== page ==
Tips To Save Money in Toronto – Part I

I was part of a generational cohort born in the 1970s that graduated university and entered the workforce in the mid-1990s while Canada was still in a recession. We were […]

I was part of a generational cohort born in the 1970s that graduated university and entered the workforce in the mid-1990s while Canada was still in a recession. We were the so called “slacker” generation because we apparently had no ambition and no hope.

In my case, it was the summer of 1997, and I was still living in my parents’ house in my hometown of Ottawa with no job, no social life (all my university friends had since left Ottawa), and no apparent future. “Generation X” indeed!

But at my mother’s insistence, I scanned the Toronto Star’s job classifieds ads for any potential job opportunities in the big city of Toronto.  After all, I was now a legal adult, so like a man, I had to make a living and fend for myself. What better place to do just that than in Hogtown?

So I answered an advertisement for a $27,000 per year trainee position at a Toronto bankruptcy firm. Although the job ad indicated that the position required a university degree, it also stated that “no experience is necessary, we will train you” – music to my ears!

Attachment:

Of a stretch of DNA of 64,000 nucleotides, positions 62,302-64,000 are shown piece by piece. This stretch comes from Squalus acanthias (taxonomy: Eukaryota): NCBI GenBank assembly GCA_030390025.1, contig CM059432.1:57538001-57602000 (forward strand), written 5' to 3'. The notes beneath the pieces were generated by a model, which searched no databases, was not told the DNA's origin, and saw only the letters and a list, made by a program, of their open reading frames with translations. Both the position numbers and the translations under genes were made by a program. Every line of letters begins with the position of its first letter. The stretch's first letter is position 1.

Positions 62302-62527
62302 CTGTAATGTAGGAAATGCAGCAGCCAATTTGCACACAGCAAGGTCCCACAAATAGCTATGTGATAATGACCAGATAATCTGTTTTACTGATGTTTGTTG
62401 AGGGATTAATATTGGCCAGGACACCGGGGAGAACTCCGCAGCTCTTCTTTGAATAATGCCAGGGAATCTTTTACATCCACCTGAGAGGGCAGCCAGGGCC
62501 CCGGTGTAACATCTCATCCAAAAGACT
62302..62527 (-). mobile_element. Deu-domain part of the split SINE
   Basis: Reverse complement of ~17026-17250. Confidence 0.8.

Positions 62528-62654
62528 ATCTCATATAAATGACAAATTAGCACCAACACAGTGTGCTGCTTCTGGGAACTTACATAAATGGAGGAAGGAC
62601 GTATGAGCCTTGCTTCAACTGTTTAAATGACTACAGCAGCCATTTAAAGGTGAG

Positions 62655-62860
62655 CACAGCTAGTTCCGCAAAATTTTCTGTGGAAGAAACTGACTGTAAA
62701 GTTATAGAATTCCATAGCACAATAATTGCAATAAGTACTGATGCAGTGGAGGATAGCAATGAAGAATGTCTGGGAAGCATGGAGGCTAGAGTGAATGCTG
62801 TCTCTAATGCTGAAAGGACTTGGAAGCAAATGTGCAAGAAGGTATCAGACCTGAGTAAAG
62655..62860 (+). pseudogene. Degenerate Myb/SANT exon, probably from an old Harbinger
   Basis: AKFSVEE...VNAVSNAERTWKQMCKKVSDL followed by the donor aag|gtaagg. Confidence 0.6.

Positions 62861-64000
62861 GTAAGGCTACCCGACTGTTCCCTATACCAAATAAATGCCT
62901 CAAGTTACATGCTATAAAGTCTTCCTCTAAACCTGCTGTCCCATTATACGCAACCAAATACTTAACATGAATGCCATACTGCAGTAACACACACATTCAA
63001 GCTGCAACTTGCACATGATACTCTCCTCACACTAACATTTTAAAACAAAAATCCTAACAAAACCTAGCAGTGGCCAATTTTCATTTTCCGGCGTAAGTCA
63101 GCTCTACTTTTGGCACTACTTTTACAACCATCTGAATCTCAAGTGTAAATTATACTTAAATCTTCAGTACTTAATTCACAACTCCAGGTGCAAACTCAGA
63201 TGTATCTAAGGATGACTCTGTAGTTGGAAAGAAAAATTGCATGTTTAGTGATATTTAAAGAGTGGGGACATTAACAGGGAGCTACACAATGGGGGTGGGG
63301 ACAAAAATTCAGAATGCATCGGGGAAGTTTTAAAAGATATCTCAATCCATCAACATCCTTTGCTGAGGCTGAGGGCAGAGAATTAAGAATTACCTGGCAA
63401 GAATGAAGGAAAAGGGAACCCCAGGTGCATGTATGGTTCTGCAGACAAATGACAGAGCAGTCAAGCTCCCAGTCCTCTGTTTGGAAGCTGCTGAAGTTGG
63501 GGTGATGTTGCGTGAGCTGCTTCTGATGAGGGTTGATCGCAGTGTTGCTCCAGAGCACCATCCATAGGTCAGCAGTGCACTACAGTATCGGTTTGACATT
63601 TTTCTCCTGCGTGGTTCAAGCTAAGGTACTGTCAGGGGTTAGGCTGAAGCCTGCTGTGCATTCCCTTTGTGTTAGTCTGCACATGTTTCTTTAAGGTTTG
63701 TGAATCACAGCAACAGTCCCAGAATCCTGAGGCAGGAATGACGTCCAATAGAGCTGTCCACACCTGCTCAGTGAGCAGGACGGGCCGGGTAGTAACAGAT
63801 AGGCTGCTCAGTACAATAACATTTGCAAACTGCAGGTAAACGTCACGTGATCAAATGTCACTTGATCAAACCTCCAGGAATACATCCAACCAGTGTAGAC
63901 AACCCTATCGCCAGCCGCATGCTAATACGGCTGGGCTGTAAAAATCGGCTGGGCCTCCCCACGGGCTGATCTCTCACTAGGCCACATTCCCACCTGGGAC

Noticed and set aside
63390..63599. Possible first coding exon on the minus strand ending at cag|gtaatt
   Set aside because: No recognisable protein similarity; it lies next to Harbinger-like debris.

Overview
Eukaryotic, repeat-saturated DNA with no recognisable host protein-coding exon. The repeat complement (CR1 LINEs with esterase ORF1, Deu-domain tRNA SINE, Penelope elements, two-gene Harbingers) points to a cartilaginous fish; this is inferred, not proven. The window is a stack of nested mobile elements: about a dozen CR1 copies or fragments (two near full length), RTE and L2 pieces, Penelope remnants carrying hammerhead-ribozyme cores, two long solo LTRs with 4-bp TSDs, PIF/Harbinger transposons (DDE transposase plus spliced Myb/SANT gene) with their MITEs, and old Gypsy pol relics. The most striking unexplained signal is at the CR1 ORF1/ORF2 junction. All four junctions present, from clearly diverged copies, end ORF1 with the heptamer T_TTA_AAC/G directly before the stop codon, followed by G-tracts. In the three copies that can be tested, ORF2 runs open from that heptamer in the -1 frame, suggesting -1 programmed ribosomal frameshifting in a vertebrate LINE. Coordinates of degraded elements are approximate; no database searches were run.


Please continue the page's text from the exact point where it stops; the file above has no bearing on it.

Now, I knew absolutely nothing about bankruptcy, and considering I had two university degrees under my belt (Bachelor of Commerce and Bachelor of Economics), $27,000 wasn’t a lot, but given the circumstances, I took whatever I could get.

I got the job after an interview and I moved to Toronto in October 1997. Over the years, not only did I learn a lot about the bankruptcy business (I started my own bankruptcy practice after all), but I also learned how to live well and frugally in Toronto.

So here are some tips I learned on how to save money while having fun in Toronto:

Eating

  • If you’re a carnivore, fresh meat is almost always cheaper (and healthier) than pre-prepared or frozen meat. You will always get more protein per dollar spent if you purchase fresh meat and take some time to prepare and cook it yourself. For example, if you like eating chicken, why buy frozen pre-cooked chicken breasts at M&M Meat Market when you can buy fresh boneless chicken breasts at Metro or No Frills? Why buy frozen hamburger patties when you can purchase fresh ground beef and take some time to make your own beef patties?
  • If you like eating fruits and vegetables, you’ll be hard pressed to find lower prices than in an Asian grocery store. The largest one in Toronto is T&T Supermarket, and although their prices are still competitive, they have steadily creeped up since they were acquired by Loblaws in 2009. If you live in Toronto centre, check out the Asian grocery stores in downtown Chinatown, specifically on the east side of Spadina Avenue, north of Queen and south of Dundas.